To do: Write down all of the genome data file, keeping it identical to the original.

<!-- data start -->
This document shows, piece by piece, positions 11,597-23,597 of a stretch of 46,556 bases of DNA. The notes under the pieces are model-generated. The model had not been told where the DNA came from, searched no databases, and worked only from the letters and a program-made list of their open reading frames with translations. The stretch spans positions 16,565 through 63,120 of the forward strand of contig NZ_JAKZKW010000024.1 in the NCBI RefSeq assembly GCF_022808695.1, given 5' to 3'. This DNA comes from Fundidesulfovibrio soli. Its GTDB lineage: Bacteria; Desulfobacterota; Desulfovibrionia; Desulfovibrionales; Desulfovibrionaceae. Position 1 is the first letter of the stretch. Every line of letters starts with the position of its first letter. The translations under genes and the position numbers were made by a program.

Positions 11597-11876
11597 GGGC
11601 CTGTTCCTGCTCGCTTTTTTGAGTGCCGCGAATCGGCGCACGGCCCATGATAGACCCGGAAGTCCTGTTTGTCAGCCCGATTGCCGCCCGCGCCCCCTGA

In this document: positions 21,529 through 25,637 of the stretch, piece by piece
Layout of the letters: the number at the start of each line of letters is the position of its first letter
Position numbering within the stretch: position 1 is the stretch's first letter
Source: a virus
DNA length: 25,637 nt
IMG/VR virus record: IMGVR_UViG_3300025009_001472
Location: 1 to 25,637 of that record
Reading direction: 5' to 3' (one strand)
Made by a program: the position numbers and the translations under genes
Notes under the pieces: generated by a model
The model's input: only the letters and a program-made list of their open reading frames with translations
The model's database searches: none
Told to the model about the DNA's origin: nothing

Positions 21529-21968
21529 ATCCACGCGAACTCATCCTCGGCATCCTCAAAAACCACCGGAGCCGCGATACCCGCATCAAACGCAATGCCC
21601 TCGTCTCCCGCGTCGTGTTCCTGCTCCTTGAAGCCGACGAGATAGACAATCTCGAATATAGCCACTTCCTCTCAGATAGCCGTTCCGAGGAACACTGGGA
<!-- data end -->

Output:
This document shows, piece by piece, positions 11,597-23,597 of a stretch of 46,556 bases of DNA. The notes under the pieces are model-generated. The model had not been told where the DNA came from, searched no databases, and worked only from the letters and a program-made list of their open reading frames with translations. The stretch spans positions 16,565 through 63,120 of the forward strand of contig NZ_JAKZKW010000024.1 in the NCBI RefSeq assembly GCF_022808695.1, given 5' to 3'. This DNA comes from Fundidesulfovibrio soli. Its GTDB lineage: Bacteria; Desulfobacterota; Desulfovibrionia; Desulfovibrionales; Desulfovibrionaceae. Position 1 is the first letter of the stretch. Every line of letters starts with the position of its first letter. The translations under genes and the position numbers were made by a program.

Positions 11597-11876
11597 GGGC
11601 CTGTTCCTGCTCGCTTTTTTGAGTGCCGCGAATCGGCGCACGGCCCATGATAGACCCGGAAGTCCTGTTTGTCAGCCCGATTGCCGCCCGCGCCCCCTGA

In this document: positions 21,529 through 25,637 of the stretch, piece by piece
Layout of the letters: the number at the start of each line of letters is the position of its first letter
Position numbering within the stretch: position 1 is the stretch's first letter
Source: a virus
DNA length: 25,637 nt
IMG/VR virus record: IMGVR_UViG_3300025009_001472
Location: 1 to 25,637 of that record
Reading direction: 5' to 3' (one strand)
Made by a program: the position numbers and the translations under genes
Notes under the pieces: generated by a model
The model's input: only the letters and a program-made list of their open reading frames with translations
The model's database searches: none
Told to the model about the DNA's origin: nothing

Positions 21529-21968
21529 ATCCACGCGAACTCATCCTCGGCATCCTCAAAAACCACCGGAGCCGCGATACCCGCATCAAACGCAATGCCC
21601 TCGTCTCCCGCGTCGTGTTCCTGCTCCTTGAAGCCGACGAGATAGACAATCTCGAATATAGCCACTTCCTCTCAGATAGCCGTTCCGAGGAACACTGGGA